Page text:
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THE

CHRISTIAN LYRE;

A COLLECTION

OF

HYMNS AND TUNES

ADAPTED FOR SOCIAL WORSHIP, PRAYER MEET-

INGS, AND REVIVALS OF RELIGION.

THE WORK COMPLETE, TWO VOLUMES IN ONE,

WITH A SUPPLEMENT.

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Southern District of New York, 88.

BE IT REMEMBERED, That on the sixteenth day of Octoher, A. D. 1830, in the fifty-fifth year of the Independence of the United States of America, Joshua Leavitt, of the said District, has deposited in this office, the title of a book, the right whereot' he claims as author, in the words following, to wit:

“ The Christian Lyre. By Joshua Leavitt." In conformity to the Act of Congress of the United States, entitled, * All .cl for the encouragement of learning, wy gecuring the copies of Maps, Charts, and Books, to the authors and proprietors of such copies, during ile time therein mentioned." And also to an Aci, entitled “ An Act, supplemertary to an Act, entitled an Act for the en. couragement of Learning, by securing ine copies of Maps, Charts, and Books, to the authors and proprietors of such copies, during the tinies the cin nieulioned, and extending the benefits thereof to the arls of designing, engraving, and etching historical and other prinir."

FRED, J. BETTE, Clerk of the Southern District of New York.

124 18339

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PREFACE. EVERY person conversant with revivals must have observed, the whenever meetings for prayer and conference assume a special ihterest, there is a desire to use hyinns and music of a different character from those ordinarily heard in the church. Nettleton's Village Hymns in a good degree meets the first want. Jocelyn's Zion's Harp partially supplies the other. But both are felt to be incomplete, as ihey are wanting in many pieces, which have proved of great use in revivals.

The usefulness also of many excellent hymns in all our modern collections, has been prevented by the inability of singers to find tunes adapted to the various subjects and metres. The Christian Lyre" is undertaken with a view to meet both these deficiencies. It is intended to contain a collection of such pieces as are specially adapted to evening meetings and social worship, and chiefly such as are not found in our commiop collections of sacred inusic.

As the work is not designed to please scientific musicians, so much as to profit plain christians, reference will be had, chiefly, to the known popularity and good influence of what is selected. And it is intended to embrace the music that is most current among different denominations of christians.

As the number of parts is apt to distract the attentinn of an audience, or lo occupy them with the music instead of the sentiment, the tunes here printed will generally be accompanied with only a simple bass, and sometiines not even with that. In a vast multitude of cases the religious effect of a hymn is heightened by having ail sing the air only.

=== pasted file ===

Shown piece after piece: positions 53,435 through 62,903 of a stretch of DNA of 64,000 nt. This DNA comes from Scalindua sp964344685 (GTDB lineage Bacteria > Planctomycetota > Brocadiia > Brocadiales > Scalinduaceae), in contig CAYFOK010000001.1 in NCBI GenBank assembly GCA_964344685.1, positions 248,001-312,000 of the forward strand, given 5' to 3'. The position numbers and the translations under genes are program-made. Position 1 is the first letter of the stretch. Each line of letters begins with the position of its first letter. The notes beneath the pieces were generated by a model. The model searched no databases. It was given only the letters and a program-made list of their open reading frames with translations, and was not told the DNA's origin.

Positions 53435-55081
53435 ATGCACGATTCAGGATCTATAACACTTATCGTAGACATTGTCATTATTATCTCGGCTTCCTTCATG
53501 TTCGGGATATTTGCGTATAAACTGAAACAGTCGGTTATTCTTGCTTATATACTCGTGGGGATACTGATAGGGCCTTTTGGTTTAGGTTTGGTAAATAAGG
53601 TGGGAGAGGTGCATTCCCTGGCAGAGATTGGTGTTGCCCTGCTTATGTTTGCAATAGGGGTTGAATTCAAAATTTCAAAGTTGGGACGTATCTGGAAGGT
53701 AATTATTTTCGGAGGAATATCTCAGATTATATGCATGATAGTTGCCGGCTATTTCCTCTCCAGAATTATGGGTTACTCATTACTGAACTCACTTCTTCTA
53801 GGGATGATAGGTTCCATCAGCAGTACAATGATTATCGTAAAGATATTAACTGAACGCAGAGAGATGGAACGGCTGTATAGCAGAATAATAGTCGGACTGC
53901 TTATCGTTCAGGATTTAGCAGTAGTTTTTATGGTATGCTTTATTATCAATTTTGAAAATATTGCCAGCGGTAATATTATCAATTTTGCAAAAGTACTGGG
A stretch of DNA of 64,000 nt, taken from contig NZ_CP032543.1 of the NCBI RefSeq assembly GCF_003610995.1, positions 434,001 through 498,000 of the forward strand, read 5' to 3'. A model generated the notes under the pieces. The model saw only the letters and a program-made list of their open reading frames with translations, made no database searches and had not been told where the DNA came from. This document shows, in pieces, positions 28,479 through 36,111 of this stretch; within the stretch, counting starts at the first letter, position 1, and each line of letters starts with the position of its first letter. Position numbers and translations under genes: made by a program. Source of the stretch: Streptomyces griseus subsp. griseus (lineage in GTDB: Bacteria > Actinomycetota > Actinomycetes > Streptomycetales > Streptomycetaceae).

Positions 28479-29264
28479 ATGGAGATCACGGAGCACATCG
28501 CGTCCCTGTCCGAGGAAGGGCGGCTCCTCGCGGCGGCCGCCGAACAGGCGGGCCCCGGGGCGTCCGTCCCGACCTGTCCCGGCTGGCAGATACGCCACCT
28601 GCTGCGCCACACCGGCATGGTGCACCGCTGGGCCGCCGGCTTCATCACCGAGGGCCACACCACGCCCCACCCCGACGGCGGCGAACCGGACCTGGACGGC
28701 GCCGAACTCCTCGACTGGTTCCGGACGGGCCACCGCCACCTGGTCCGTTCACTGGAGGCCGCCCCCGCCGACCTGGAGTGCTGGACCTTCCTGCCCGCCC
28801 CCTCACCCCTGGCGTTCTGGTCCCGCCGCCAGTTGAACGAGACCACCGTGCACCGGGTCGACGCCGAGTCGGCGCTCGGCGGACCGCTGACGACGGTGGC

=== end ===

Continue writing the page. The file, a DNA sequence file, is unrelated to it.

Possessing no musical skill beyond that of ordinary plain singers, I send out my work, without pretensions. If it aids the progress of Christ's cause, I shall be rewarded. If not, I shall be accepted according to what I had, and not according to what I had not. And it will prepare the way for some other person to do it better..

OBSERVE,
In the treble the lines and spaces, beginning at the space beneath
the lower line, are callea, D, E, F, G, A, B, C, D, E, F, G. In the
bass they are É, G, A, B, C, D, E, F, G, A, B.
The natural place of Mi is in B.

If В be flat, Mi is in E.
If B and E be flat, Mi is in A.
II B, E, and A be flat, Mi is in D.
If B, E, A, and D be flat, Mi is in G.
Ir B, E, A, D, and G be fiat, Mi is in C
If F be sharp, Mi is in F.
Ir F and C be sharp, Mi is in C.
Iff, C and G be sharp, Mi is in G.
ICF, C, G and D be sharp, Mi is in D.
Ir F, C, G, D and A be sharp, Mi is in A.

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A REPEAT, shows what part of a tune is to be sung over again.

Da. Capo. means that the tune is to close, by repeating the fire strain

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1. THE NEW YEAR. I WHILE with ceaseless course

the sun Hasted through the former

year, Many souls their race have run,

Never more to meet us here; Fix'id in au eterual state, They liave done with all be

low, We a little longer wait, But huw little, none can know.

2. TURN, WUY WILL

YE DIE. 1 SINNER's, turn, why will yo

die?
God, your Maker, asks you

why?
God, who did your being give,
Made you with bimself to live;
He the tatal caitse demands,
Asks the work of his own hands,
Why, ye thankless creatures,

why Will ye cross his love, and die ? 2 Sinners, turn, why will ye die ?

Christ your Savior, asks you
He who did your souls retrieve,
Died himself that ye night iive.
Will you let him die in vain 3
Crucify your Lord again?
Why, ye ransom'd sinners, why
Will ye slight bis grace, and

die ?

wliy ?

2 As the winged arrow flies

Speedily the mark to find; As the lightning from the skies Darts, and leaves no trace be

hind; Swiftly thus our fleeting days Bear us down life's rapid

stream; Upwards, Lord, our spirits raise;

All below is but a dreain.

3 Thanks for mercies past re

ceive, Parden of our sins renew : Teach us henceforth how to

live, With eternity in view : Bless thy word to young and nld,

Fill us with a Savior's love; And when life's short tale is

told, May we dwell with thee

above.

3 Sinners, turn, why will ye die ?

God, the Spirit, asks you why?
He who all your lives liath

strove,
Woo'il you to embrace his love:
Will ye not his grace receive ?
Will ye still refuse to live ?
Why, ye long sought sinners

why
Will you grieve your God, and

die 1

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